You can read the rest of the Ways to Make & Save Money series here.
I totally believe it when I hear that financial issues can cause huge problems in family relationships because I know firsthand how important money is. One thing that helps our family tremendously is good communication about finances and goals.
Right now, it’s just Marc and me who make most of the decisions. We are really on the same page when it comes to our financial goals, and we agree on living frugally, limiting spending, and saving as much as possible. Plus, I appreciate how supportive he is of all the work I do to keep our grocery and household spending down – most weeks, he takes the boys to swim class alone so I can go grocery shopping by myself. (It’s funny how easy it is to hit five or six stores if I’m alone and how hard it is to do more than two if I’ve got the kids.) In turn, he appreciates how hard I work at saving us money while maintaining our lifestyle.
Even though our kids are young, we take advantage of opportunities to talk with them about money. Just yesterday, the boys asked for Cinnamon Toast Crunch cereal, which I haven’t bought recently because I haven’t been able to find it for 50 cents or less (note: that’s my target price on cereal). Of course, there’s a ton of cereal in the house, and other breakfast foods too, but not that specific variety.
I sat down and explained that we don’t have any Cinnamon Toast Crunch right now because I haven’t found any good sales. But I got an adorable plea to “Please, can you buy it anyway?” So I responded, “Sure, I can buy expensive cereal, but I won’t be able to buy you toys. Would you rather have a new toy or Cinnamon Toast Crunch?”
I could almost see the computations in their head as they processed the question. And then came the answer: “A new toy.” Alex said it first, but Tyler said it too, and in a way that made it clear he wasn’t just parroting his older brother.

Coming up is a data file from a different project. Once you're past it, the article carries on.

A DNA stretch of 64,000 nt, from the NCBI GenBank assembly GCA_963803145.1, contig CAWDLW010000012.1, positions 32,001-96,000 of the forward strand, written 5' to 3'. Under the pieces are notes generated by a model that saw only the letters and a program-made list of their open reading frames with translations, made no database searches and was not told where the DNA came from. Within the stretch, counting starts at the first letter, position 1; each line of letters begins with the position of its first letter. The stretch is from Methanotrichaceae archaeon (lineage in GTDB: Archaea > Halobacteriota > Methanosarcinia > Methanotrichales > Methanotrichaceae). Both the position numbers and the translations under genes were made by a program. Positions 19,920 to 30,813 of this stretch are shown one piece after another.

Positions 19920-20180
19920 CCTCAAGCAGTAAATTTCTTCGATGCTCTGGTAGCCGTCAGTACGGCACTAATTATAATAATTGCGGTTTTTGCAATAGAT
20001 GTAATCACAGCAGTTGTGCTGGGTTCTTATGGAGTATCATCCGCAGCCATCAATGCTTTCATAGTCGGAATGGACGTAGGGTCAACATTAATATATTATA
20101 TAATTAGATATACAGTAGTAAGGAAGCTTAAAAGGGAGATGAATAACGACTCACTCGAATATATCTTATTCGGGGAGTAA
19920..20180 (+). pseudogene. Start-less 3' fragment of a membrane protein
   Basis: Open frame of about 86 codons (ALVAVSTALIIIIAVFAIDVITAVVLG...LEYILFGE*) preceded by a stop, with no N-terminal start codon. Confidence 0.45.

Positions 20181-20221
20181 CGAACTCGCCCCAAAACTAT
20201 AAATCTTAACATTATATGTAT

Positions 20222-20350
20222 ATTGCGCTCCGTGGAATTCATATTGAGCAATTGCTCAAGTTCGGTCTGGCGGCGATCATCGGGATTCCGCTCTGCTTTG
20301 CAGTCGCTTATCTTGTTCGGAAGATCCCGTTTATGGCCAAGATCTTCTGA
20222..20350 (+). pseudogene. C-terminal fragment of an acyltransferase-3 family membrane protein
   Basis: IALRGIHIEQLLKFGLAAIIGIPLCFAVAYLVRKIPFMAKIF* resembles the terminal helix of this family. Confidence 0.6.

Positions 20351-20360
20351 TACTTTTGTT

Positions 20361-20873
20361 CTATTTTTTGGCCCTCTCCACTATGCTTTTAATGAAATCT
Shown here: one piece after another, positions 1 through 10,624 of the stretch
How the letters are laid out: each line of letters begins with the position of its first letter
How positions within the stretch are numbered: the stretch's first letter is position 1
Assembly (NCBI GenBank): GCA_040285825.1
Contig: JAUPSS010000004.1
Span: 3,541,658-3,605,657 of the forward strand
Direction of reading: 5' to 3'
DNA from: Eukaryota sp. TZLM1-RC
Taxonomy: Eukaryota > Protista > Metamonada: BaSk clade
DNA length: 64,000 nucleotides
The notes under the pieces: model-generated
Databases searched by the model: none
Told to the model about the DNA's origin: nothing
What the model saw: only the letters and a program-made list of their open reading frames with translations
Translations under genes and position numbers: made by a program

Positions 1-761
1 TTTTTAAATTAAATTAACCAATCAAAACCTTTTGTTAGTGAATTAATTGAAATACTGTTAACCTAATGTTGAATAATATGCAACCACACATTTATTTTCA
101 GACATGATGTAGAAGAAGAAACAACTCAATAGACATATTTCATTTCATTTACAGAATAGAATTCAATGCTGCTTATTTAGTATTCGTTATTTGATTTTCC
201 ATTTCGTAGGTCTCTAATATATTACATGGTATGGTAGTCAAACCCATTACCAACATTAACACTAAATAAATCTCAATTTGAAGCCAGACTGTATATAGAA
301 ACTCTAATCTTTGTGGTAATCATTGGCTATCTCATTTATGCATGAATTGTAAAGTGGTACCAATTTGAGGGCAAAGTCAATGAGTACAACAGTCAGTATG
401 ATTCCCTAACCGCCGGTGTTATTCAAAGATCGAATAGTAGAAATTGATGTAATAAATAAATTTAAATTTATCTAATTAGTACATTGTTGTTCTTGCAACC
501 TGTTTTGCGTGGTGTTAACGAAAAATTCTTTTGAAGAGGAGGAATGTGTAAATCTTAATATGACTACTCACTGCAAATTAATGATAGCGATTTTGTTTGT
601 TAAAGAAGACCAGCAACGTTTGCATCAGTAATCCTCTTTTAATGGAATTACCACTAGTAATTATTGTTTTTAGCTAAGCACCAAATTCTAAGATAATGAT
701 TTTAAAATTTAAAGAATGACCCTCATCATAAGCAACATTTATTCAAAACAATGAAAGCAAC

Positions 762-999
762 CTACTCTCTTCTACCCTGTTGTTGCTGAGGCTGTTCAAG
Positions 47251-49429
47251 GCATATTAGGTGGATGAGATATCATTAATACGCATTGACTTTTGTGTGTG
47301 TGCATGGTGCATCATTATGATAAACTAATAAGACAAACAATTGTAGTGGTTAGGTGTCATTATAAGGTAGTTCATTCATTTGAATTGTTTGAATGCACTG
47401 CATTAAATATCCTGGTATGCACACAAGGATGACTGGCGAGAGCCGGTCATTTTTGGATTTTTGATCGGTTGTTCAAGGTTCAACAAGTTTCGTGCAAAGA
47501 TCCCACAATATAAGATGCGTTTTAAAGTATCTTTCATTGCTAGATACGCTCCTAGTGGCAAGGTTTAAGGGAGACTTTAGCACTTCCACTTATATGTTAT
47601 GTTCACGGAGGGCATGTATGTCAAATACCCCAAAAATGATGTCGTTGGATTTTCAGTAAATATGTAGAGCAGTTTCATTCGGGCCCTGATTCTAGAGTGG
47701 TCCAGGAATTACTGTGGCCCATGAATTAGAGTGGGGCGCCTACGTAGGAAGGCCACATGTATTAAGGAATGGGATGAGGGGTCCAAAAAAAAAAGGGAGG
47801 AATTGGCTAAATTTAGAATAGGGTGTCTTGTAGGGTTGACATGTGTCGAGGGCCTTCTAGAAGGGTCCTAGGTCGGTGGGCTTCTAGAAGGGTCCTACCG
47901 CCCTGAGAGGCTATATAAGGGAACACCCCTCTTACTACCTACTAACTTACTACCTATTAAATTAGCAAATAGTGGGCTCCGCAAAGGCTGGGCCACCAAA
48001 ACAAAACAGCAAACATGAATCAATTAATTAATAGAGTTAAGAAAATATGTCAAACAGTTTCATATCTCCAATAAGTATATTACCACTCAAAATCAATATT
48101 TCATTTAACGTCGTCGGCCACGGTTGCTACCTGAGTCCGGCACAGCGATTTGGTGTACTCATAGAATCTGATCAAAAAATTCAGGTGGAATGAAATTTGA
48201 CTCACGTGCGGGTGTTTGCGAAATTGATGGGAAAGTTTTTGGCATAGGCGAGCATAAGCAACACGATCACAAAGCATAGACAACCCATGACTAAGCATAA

Here’s another example of why communication is important: I buy lots of things, but if Marc can’t find them when he needs them, he’s liable to go out and buy more stuff at a much higher price (and with good reason!). So we have designated places in the house for our stockpile – toiletries are in a closet, separated by category; paper goods are in a hall closet, although I recently stockpiled so much that there’s also a tower on the landing of the stairs; light bulbs are in the garage, etc. I also let him know what food is in the fridge/freezer/pantry, because he’s so polite and cautious about not eating anything that I might have plans for.
Of course, we talk about the big picture too – a lot. While we don’t plan regular meetings to discuss our family finances, I keep him in the loop on how we’re doing on spending, saving and any changes I think we should be making. On the rare occasion that we don’t see exactly eye-to-eye, we compromise.
The best part of all this communication is that everyone is happy, because we all know what we’re doing and why we’re doing it. And that gets us to our goals all the faster.